The purpose of the huge report Berkshire Hathaway just released about David Sokol is to insulate Warren Buffett from any suggestion that he did something wrong.
(Not that there has been any hint that Buffett did anything wrong. Background: David Sokol, a Berkshire Hathaway senior exec, recommended to Buffett that Berkshire buy Lubrizol while owning the stock, an obvious conflict of interest.)
However Buffett knew that David Sokol owned Lubrizol stock when he made the decision to call Roger Altman of Evercore, Lubrizol’s investment banking advisor, to discuss Berkshire’s buying the company.
So some people were wondering about the extent of Buffett’s knowledge: what did he know and when. Why didn’t he ask Sokol for more information about his Lubrizol shares?
And that is the purpose of the report: to explain exactly what Buffett knew and when.
What Berkshire explains is strategic. Instead of focusing its attention on the details that people are curious about – what Buffett knew, when – which might appear as though Buffett is defending himself against critics, Berkshire focuses on what Buffett did not know.
The conversation in which Buffett found out that Sokol owned Lubrizol occured on January 14 or 15, and during the exact same conversation, Sokol proposed Berkshire’s buying Lubrizol.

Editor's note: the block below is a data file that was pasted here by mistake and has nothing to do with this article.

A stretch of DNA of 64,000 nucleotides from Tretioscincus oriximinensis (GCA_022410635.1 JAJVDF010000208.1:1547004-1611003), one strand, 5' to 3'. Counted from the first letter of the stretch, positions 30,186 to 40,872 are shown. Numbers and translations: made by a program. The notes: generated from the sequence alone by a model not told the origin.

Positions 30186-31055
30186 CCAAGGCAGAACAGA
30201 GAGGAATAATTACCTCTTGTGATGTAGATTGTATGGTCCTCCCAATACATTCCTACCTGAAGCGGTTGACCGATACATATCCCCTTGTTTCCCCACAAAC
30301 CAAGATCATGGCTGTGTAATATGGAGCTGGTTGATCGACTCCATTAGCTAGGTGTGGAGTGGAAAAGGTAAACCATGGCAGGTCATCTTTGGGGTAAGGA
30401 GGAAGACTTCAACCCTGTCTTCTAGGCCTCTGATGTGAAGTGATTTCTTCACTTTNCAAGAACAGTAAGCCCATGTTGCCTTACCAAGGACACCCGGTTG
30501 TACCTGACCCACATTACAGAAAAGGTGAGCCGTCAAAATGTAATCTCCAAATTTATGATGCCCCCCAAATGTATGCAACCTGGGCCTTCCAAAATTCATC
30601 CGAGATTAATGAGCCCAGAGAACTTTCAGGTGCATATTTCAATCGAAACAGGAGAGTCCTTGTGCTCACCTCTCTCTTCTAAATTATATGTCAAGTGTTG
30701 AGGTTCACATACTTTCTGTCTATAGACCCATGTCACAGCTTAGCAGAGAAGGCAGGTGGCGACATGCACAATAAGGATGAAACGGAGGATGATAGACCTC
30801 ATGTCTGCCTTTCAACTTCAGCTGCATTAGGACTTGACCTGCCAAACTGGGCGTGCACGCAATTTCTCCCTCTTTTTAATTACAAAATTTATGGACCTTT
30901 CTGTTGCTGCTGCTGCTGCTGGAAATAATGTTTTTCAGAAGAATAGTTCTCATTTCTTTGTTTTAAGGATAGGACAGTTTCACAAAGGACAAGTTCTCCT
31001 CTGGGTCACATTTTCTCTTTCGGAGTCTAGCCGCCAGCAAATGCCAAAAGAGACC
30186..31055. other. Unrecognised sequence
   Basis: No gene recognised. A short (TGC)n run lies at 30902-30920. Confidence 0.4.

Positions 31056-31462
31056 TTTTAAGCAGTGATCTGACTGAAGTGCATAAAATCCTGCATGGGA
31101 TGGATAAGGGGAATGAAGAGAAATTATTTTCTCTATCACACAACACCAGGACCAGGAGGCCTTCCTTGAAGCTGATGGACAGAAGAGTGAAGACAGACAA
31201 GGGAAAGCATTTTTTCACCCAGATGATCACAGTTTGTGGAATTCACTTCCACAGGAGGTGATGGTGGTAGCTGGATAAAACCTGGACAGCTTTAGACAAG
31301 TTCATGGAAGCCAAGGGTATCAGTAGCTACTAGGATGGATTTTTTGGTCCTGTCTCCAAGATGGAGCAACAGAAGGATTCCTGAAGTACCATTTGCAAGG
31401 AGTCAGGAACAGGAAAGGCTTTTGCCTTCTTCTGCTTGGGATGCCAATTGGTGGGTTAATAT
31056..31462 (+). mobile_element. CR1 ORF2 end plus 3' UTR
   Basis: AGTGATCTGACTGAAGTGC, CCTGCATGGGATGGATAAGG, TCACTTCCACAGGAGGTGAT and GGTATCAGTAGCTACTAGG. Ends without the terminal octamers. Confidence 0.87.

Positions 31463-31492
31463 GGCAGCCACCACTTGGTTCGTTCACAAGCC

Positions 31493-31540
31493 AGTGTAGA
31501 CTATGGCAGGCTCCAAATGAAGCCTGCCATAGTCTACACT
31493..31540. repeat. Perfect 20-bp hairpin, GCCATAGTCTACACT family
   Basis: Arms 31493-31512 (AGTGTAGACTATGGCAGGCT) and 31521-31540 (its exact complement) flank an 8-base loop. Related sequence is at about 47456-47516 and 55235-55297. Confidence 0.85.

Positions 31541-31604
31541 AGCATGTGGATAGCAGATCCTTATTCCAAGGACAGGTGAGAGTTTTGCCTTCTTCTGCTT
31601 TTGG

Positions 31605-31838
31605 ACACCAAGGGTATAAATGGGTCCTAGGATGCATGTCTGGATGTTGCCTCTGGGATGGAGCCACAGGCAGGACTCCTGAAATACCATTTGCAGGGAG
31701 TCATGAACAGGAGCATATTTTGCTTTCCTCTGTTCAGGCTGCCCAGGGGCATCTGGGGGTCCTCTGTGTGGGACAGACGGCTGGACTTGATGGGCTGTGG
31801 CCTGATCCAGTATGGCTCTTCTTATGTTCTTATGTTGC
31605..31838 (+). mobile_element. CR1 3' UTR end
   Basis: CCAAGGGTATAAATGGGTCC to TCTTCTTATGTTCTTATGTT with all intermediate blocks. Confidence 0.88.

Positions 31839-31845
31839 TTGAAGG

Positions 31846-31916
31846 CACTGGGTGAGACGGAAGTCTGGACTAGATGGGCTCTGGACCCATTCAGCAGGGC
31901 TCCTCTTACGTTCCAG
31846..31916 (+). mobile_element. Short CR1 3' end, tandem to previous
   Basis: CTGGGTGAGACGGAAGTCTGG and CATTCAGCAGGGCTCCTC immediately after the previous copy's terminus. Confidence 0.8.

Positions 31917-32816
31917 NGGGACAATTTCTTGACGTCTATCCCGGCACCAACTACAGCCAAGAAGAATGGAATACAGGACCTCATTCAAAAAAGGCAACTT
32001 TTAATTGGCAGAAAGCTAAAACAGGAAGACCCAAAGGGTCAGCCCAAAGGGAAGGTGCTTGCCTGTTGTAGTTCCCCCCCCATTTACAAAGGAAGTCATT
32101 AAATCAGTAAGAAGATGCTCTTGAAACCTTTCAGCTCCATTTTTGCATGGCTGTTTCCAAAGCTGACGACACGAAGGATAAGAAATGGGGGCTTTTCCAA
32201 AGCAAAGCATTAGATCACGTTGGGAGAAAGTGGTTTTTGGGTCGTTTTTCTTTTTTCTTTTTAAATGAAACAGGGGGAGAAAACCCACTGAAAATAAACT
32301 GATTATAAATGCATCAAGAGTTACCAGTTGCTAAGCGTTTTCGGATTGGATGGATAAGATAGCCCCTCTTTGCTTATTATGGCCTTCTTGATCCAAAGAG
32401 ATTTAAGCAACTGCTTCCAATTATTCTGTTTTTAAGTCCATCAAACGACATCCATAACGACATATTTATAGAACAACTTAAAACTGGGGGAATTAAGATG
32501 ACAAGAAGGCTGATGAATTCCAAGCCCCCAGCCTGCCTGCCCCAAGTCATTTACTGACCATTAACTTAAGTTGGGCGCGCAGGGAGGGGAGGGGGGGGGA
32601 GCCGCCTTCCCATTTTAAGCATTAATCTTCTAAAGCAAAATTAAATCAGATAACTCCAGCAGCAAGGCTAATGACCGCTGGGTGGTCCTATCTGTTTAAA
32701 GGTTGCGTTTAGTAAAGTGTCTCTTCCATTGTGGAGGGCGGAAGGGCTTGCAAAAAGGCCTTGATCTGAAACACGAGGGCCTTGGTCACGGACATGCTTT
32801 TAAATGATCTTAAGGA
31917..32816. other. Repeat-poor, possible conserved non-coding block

Sokol had already met with Citi bankers and narrowed down the list of potential Berkshire investments from 18 to 1. He had also already met with the CEO of Lubrizol.
Buffett says that Sokol mentioned that he owned Lubrizol as a “passing remark” during that meeting, which again raises the question, why would Buffett not ask for more details?
We’ll try to answer that one: Because Sokol was meeting with Buffett about investing in the company, Buffett might have assumed that Sokol would elaborate if he had bought Lubrizol recently. He might have assumed that Sokol would disclose any potential conflicts of interest. That instead, Sokol framed it in a “passing remark” to Buffett, Berkshire says, was “misleadingly incomplete.”
What’s interesting is that the report says in one passing sentence that Buffett knew that Sokol owned Lubrizol stock.